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Fitzgerald tells circus arts leader's story

By Emily Lewson
On March 2, 2014

On Saturday, March 1, Anna Fitzgerald's "Reverse Cascade" was the first of many productions to grace the stage at the new Ballard Institute and Museum of Puppetry. The show is Fitzgerald's Master of Fine Arts thesis in Puppet Arts and it demonstrates her true knowledge of puppetry.
"Reverse Cascade" is based on the life of Judy Finelli. For over five decades, Finelli has been impacting the world of Circus Arts. She graduated with a BFA from the NYU School of the Arts in 1970 and went on to write books, perform shows and teach others how to best entertain. Sadly, Finelli was diagnosed with multiple sclerosis in 1989, which progressed rapidly and led to loss of function in her arms and legs. Despite this, Finelli continues to teach and direct.
Finelli's story has amazing power in itself. Combined with Fitzgerald's puppetry, it is an unavoidable, emotional selfstruggle. With scarf puppetry, the puppeteers bring a person to life. The acrobat unicycles across a tightrope, hula-hoops on different parts of the body and amazes the audience throughout. Love of the circus is evident and powerfully entertaining.
Creativity shines throughout the show. As the puppet is overcome with MS, visits to various doctors introduce Fitzgerald's unbounded imagination. She uses stethoscopes, surgeon's masks and even a clipboard to abstractly, yet precisely, identify physicians. Also, the stage is lit with a bright white light that gives an antiseptic, hospital feel to the setting. Through these visits, the puppet and its disease become relatable and somehow beautiful.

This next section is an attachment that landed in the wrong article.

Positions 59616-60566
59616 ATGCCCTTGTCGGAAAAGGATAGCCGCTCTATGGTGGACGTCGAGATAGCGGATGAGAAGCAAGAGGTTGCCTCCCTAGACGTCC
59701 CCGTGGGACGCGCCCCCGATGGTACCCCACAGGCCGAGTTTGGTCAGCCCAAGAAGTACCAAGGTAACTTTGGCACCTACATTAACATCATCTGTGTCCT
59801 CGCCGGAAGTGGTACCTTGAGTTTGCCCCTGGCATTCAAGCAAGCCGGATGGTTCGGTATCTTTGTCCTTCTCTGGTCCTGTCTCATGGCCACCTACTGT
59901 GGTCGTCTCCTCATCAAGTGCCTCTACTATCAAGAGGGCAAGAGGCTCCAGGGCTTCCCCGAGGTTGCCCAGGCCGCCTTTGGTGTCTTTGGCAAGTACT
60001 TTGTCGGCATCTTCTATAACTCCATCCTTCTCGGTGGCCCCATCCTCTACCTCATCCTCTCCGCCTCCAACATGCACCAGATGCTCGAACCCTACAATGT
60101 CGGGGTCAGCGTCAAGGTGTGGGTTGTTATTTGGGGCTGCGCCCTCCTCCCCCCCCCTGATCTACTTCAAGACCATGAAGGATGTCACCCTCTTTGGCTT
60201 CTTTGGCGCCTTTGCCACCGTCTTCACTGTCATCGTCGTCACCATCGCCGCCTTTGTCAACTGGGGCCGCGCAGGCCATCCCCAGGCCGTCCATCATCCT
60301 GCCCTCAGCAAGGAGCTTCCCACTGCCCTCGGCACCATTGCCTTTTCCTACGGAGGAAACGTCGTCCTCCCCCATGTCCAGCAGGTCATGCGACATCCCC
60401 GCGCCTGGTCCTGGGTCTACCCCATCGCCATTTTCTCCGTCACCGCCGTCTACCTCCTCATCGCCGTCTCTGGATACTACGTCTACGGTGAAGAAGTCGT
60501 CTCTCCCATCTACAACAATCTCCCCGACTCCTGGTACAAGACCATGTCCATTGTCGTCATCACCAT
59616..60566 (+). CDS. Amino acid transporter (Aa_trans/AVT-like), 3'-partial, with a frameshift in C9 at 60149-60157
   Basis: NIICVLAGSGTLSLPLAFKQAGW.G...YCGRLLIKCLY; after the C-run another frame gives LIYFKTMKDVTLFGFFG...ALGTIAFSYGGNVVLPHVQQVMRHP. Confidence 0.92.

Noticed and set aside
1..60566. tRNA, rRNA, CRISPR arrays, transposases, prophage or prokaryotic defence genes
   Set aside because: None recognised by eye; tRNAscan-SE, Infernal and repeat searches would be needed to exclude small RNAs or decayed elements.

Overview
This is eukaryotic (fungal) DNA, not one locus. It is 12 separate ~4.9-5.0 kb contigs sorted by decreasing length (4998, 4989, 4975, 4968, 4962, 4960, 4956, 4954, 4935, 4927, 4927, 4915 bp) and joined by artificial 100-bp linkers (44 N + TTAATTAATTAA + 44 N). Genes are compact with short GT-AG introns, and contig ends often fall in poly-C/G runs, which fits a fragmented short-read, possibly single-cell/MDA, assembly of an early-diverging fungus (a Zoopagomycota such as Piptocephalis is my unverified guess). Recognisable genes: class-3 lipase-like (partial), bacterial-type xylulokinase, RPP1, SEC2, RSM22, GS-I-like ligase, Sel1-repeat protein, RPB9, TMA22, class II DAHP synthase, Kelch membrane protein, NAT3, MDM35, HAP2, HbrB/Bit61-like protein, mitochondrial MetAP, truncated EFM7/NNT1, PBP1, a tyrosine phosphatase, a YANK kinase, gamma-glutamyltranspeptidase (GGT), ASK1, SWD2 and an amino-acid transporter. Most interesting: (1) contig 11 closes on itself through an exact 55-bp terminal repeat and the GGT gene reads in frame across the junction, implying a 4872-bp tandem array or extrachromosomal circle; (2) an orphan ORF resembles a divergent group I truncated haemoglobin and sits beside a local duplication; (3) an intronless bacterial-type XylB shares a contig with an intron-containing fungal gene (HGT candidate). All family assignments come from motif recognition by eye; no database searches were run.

John Cody, Austin Costello, Gavin Cummins, Karen Huizingh, Christopher Mullens, Sarah Nolen and Krista Weltner all work fluidly to put on the fifty minute performance.
"The puppeteers know exactly what they are doing," Fitzgerald said. "I couldn't ask for anything more from them."
In addition to the devising cast, two musicians grant the show another dimension. Michael Albaine and Nicholas Trautmann play live music to accentuate the puppet's movements and emotions.
"[Albaine and Trautmann], the musicians, have recorded their parts for the show, but having them there makes such a difference," Fitzgerald said.
The physical presence of the instruments reverberates in the small black-box theater, causing the cozy atmosphere to come even more alive.
Varying the sounds, lighting and puppetry, this show becomes a one-of-a-kind experience. The puppeteers are invited to the International Puppetry Festival in Nairobi, Kenya-a huge honor. Fundraising will have to be done to fly the cast there. However, Fitzgerald first has a focus closer to home.
"After this year's intense work, I want the show to travel across the country," Fitzgerald said. "We are trying to get the show to Judy since she can't come to see it."
With such an inspirational and complimentary feature, Finelli will undoubtedly be impressed and honored by Fitzgerald's hard work. The show will only be playing at the B.I.M.P.'s black-box theater until March 9th, so make sure to stop by soon to Storrs Center's greatest addition.

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